The Lucky Ones

I am, by all accounts, a successful young adult.

I went to a good high school, got into an excellent college, graduated in four years, and found a job in my field (creative writing) within two months of leaving school. After doing that job for awhile, I left of my own volition to get a better one, and found it. 

So here I am. 23 years old, wonderful job, brand new car, generally successful and exceptionally lucky. But you see, sometimes I get scared that I’ve settled already into my entire life. 

I read an article today called “A Struggle of Not Struggling”, by a girl who’s about my age, and who feels pretty much the way I do. You can read it here.

The thing about our generation is that we’ve been trained to succeed in a very tense environment. I was a sophomore in college when the recession hit. When suddenly the possibility of a graduate actually getting a job in their field became a dream, not a reality. So I worked hard, like everyone did. There were internships and awards and leadership roles and all of that good stuff. And I graduated and got my job. Just like Taylor, the author of the article. Just like a lot of other lucky graduates. But that was also the only real option ever presented to us. There wasn’t time or money for dreaming of a summer in Paris or the chance to explore the world before finding our place in it. The economy is tough, if you get a job you take it. And suddenly you find yourself taking all of the things that come with that job, and before you know it you’ve put down roots where you never even really intended to grow. Honestly, I’m just scared that I won’t notice how deep the roots are until I try to move them.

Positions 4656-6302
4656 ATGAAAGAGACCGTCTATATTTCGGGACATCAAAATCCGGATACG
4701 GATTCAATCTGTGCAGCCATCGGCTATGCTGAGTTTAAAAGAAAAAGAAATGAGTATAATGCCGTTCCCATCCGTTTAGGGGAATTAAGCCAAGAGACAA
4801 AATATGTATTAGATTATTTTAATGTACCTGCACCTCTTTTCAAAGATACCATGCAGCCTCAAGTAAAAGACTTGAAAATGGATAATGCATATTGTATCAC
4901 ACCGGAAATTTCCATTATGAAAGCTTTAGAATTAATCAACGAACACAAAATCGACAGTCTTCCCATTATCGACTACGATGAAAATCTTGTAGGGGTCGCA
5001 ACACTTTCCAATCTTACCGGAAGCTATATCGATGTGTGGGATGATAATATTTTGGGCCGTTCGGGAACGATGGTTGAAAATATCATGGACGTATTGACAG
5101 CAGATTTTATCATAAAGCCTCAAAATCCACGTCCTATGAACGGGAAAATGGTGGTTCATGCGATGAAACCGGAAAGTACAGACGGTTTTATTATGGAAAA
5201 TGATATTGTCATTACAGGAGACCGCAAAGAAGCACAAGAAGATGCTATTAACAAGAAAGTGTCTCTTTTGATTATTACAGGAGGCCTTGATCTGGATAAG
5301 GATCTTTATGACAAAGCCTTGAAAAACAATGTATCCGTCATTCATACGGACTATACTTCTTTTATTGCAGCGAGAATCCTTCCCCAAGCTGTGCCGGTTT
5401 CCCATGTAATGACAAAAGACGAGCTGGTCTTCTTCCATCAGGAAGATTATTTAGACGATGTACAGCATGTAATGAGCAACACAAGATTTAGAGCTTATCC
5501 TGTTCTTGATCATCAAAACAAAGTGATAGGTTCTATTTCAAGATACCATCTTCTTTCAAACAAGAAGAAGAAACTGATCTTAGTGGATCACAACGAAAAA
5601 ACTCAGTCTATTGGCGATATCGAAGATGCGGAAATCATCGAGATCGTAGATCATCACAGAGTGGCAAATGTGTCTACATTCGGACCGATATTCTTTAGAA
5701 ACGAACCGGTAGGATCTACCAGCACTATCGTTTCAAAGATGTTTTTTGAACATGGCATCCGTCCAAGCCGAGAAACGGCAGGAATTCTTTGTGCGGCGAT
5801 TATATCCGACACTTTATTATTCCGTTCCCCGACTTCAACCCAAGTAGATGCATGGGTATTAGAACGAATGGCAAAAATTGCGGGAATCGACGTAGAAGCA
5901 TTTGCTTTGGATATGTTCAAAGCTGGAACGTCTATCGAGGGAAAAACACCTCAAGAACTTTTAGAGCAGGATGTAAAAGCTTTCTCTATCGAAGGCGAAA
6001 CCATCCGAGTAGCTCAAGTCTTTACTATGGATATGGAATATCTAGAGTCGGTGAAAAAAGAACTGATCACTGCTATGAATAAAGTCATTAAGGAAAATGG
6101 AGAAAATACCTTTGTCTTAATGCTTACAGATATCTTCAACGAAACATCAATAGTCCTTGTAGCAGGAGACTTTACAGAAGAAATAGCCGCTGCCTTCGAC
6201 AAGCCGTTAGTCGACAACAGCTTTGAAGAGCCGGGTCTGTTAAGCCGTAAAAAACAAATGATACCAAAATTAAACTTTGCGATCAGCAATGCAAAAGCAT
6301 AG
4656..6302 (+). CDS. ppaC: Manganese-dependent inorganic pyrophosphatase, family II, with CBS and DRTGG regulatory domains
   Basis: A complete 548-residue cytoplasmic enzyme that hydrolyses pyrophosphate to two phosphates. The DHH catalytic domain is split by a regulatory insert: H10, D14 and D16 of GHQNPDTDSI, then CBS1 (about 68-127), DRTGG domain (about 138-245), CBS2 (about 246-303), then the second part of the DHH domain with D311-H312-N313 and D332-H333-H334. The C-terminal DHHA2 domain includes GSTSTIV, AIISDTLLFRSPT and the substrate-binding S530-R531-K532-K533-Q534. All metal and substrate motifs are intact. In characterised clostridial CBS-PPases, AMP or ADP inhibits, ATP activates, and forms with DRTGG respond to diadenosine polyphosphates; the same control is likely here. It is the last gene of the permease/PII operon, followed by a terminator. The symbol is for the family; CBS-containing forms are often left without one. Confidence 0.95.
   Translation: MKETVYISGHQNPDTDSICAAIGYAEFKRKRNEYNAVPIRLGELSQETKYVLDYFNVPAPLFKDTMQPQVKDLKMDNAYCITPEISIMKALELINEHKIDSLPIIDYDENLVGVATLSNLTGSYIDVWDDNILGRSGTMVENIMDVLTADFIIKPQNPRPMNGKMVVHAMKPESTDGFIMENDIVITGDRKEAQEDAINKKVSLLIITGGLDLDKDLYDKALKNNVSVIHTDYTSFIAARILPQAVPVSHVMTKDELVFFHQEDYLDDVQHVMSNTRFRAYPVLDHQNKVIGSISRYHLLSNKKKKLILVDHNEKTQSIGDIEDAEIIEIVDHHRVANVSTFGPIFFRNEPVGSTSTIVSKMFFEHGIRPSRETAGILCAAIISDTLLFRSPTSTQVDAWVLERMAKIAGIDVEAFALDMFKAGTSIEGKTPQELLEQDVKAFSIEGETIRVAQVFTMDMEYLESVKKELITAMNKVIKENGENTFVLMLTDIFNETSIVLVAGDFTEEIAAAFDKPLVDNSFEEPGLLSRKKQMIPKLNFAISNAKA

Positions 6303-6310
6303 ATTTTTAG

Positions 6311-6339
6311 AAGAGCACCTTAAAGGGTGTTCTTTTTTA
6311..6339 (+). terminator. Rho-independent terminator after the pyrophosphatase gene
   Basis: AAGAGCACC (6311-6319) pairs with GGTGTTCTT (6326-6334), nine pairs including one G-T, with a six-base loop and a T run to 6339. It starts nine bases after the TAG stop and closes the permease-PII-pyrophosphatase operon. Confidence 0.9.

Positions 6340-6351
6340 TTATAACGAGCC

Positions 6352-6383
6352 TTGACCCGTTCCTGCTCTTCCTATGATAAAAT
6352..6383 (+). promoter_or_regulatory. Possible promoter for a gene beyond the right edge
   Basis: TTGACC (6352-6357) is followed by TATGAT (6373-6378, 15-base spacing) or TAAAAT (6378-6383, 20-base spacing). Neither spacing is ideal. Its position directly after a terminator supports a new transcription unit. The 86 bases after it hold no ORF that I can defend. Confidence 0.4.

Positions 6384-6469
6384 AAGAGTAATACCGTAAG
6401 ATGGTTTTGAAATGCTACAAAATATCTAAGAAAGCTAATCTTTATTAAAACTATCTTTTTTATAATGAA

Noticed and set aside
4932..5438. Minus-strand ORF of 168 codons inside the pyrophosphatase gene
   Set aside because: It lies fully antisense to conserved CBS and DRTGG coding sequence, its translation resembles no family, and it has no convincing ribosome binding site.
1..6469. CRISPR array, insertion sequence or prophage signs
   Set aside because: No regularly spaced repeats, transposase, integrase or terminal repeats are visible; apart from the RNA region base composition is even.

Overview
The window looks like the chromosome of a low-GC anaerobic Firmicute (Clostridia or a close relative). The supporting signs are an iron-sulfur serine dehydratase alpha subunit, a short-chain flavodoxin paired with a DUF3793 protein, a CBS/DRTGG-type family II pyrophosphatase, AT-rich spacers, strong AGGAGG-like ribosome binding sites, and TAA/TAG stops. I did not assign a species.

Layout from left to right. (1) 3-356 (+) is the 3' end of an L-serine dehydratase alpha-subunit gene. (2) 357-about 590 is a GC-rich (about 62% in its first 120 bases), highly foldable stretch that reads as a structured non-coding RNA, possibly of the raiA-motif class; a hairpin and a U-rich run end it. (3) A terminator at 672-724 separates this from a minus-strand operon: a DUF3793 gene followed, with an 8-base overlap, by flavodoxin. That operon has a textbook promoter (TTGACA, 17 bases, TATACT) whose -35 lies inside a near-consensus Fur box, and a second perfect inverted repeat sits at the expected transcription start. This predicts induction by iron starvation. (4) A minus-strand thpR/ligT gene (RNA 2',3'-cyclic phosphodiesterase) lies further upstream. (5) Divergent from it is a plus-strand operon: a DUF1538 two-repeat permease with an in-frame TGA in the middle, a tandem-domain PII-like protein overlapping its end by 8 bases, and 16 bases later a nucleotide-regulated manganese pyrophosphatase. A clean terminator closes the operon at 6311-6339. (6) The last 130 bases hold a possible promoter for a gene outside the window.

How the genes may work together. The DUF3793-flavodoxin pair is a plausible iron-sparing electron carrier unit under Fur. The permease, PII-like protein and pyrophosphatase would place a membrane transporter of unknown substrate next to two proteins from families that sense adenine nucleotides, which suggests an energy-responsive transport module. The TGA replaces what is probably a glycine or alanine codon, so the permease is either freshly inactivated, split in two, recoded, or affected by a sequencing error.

Now, don’t get me wrong. I ADORE my job, and the people I work with. It’s ridiculously fun work, and I know how lucky I am. I wake up most days very happy to be me, because I get to do something I love. But I also know that the older I get, the more responsibilities I’ll have. And suddenly dreams begin to slip away. Quietly, and without notice, while we’re busy building lives that are happening so fast there isn’t time to figure out if it’s what you really want or not. And then one day you realize that it’s impractical to run off to Paris for awhile, or go to graduate school someplace far away, or give a new career path a shot. Your roots have already dug in too deep, and you didn’t even notice it because you were busy succeeding. And you’re happy, yes. But you wonder what would have happened if you’d taken a few more chances. Planned a little less, and let the wind blow you somewhere else for awhile. 

I think it must be difficult to be truly happy when you find yourself asking “what if?” and dreaming of the answer. Even if you are one of the lucky ones. 


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